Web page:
While EV growth is taking place nationwide, RoL-E Depot proved there is still progress to be made. NACFE outlined four takeaways from the demonstration.

Demonstration proves fleet electrification is possible—but there’s still a way to go

July 10, 2024
NACFE released its report on last fall’s Run on Less-Electric Depot, a three-week documentation of the operations of 22 BEVs from Class 2 to Class 8 from 10 fleets. The report outlines perceived charging needs versus real-world requirements, the need for partnerships, and challenges to overcome.

The North American Council for Freight Efficiency recorded the operations of fleets running electric commercial vehicles for three weeks in the fall of 2023. The event, Run on Less-Electric Depot, documented the operation of 22 battery-electric vehicles from 10 depots in Class 2 to Class 8. The purpose of RoL-E Depot was to demonstrate the efficacy of BEVs in large numbers for commercial applications. Using the information from the event, NACFE released a report on scaling EVs for fleet-wide operations.

Highlights of the report included perceived expectations and perceived EV requirements versus real-world operations and EV needs, the importance of reliable partnerships, and real-world data that can be used to spur EV adoption among fleets.

EV charging in the real world

“There is a need for information at multiple levels by multiple users, and there's a tendency to oversimplify the mathematics,” Rick Mihelic, lead author and director of emerging technologies at NACFE, said during a media webinar. 

The example Mihelic gave was in the oversimplification of EV charging needs. For instance, if a fleet plans to use one EV with a 100-kW battery and wants to charge the vehicle to 100% once per day each day, the fleet leaders will outline this need to the fleet’s utility company. If fleet leaders decide that the battery should be charged within an hour, that places additional requirements on the utility to be able to handle the electricity output required for fast charging.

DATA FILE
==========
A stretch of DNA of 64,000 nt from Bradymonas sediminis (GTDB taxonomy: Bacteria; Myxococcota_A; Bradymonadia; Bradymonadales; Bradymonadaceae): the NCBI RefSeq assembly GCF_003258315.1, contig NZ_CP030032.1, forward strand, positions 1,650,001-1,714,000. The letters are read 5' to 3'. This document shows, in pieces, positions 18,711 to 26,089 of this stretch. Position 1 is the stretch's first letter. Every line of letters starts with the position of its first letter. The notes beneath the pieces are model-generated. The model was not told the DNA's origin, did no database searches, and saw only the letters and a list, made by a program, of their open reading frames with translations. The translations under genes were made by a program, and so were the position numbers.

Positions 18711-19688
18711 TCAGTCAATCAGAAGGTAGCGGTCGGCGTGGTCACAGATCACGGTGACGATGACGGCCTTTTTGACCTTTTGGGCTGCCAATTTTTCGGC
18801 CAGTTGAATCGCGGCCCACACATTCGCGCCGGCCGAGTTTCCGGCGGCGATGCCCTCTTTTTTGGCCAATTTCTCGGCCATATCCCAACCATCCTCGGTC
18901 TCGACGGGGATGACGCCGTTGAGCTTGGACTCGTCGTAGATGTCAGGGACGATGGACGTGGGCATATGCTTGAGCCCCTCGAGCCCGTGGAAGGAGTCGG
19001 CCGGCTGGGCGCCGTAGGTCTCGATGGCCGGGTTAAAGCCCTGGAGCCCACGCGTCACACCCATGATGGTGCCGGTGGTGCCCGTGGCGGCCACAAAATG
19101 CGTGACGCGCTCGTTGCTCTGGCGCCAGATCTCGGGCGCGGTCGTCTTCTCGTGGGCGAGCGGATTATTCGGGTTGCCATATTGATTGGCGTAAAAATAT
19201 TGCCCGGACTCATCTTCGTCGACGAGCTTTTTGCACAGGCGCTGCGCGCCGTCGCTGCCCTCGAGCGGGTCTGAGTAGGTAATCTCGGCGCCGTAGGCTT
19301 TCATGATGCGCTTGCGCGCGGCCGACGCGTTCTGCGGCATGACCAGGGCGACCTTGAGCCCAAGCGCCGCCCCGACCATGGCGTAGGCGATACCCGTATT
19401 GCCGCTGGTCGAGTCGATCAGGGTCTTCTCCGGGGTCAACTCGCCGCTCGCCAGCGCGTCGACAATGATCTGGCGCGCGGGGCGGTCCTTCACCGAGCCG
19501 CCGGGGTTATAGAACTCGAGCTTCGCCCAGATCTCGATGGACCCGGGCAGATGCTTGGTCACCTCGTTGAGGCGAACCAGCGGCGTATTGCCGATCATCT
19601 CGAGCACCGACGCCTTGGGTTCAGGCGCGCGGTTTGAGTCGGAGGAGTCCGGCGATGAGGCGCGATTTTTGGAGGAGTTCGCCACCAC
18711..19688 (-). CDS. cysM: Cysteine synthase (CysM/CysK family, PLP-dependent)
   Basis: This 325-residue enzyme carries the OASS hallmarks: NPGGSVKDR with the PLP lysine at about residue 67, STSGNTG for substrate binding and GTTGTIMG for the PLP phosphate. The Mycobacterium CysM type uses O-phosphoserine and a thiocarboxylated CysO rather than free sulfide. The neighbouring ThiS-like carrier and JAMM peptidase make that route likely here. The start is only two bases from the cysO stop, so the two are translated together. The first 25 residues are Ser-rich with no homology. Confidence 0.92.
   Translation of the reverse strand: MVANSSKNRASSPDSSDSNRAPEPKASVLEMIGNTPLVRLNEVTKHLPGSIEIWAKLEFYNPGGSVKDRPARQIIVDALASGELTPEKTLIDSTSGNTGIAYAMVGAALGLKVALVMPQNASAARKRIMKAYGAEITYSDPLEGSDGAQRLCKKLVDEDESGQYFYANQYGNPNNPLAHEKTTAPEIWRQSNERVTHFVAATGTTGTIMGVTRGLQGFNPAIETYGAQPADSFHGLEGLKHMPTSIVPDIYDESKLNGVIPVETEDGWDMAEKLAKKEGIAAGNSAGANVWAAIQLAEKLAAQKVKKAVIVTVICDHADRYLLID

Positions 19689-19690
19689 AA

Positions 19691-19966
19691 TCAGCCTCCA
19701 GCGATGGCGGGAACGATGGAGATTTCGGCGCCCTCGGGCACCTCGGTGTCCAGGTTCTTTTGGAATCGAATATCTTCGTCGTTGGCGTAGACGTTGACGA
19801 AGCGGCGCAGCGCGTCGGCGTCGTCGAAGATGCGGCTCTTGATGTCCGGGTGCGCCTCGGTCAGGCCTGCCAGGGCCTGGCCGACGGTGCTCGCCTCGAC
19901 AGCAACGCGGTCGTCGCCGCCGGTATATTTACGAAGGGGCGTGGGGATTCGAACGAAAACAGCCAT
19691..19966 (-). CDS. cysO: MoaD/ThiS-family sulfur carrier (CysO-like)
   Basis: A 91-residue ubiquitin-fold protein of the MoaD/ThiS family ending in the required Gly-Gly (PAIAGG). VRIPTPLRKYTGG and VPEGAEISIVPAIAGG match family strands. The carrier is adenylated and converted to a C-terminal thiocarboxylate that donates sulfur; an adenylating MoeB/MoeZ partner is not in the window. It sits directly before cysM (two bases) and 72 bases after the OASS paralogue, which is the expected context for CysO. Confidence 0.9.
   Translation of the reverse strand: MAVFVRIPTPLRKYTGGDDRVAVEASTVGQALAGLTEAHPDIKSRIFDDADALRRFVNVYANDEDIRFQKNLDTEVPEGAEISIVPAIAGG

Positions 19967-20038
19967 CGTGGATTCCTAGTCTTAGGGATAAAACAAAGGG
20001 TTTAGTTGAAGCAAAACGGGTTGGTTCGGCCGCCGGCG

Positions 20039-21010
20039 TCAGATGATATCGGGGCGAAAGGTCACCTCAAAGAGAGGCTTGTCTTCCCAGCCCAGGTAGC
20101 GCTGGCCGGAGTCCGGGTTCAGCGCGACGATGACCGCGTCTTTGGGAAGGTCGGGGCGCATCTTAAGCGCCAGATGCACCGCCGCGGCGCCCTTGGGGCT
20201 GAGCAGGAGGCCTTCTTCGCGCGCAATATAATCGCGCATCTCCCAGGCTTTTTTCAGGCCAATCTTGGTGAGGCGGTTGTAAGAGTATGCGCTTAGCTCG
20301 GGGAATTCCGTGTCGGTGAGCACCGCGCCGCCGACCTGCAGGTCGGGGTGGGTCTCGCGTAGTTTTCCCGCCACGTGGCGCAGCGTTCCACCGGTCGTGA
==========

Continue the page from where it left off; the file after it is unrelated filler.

The utility uses that "worst-case" assumption to design “the pipeline that gets all the energy to the facility,” Mihelic said. “All the costs and the lead time on ordering components are all based on that fundamental assumption that it's 100 kWh of charging every night for an hour."

See also: What goes into planning an electric truck charging station?

In real-world operations, however, data from RoL-E Depot revealed that many EVs in fleet operations returned to base with 50% or less of the battery used throughout the day, Mihelic explained. This means the electricity required to charge the EV would be half of what was expected or planned.

In other cases, EV operators will bring the vehicle back to the depot to charge during their lunch break, causing facilities to have “more than one charging event during the day,” which can decrease the facility’s demand for energy, Mihelic stated.

Additionally, not every vehicle will require fast charging. Vehicles that return to base each night can charge 10 to 12 hours overnight, which helps decrease energy demand and save on electricity charges.

Another observation made from RoL-E Depot was that the battery packs in EVs “love charging” between 20 and 80 or 85%. “They charge very quickly at that level, and then the slower charge is above that,” Mihelic said.

Fleets have found that they can charge these vehicles up to 85% quickly, and “perhaps that's all they need to do."

All these real-world findings indicate how easy it would be for a fleet to install more infrastructure than necessary.

“You may have put in a 75-kWh charger and find out that you're only using ... 5 kW level charging over a 10- or 12-hour period,” Mihelic said. “So there are huge ramifications to misinformation about the charging and using the worst case as the foundation for planning.”

See also: Run on Less shows how depots can electrify today

RoL-E Depot shows partnerships are key to electrification

The electric vehicles observed in the report ran routes in urban and regional delivery. According to RoL data, the average state of charge of the battery in each EV in operation for the demonstration was above 60%.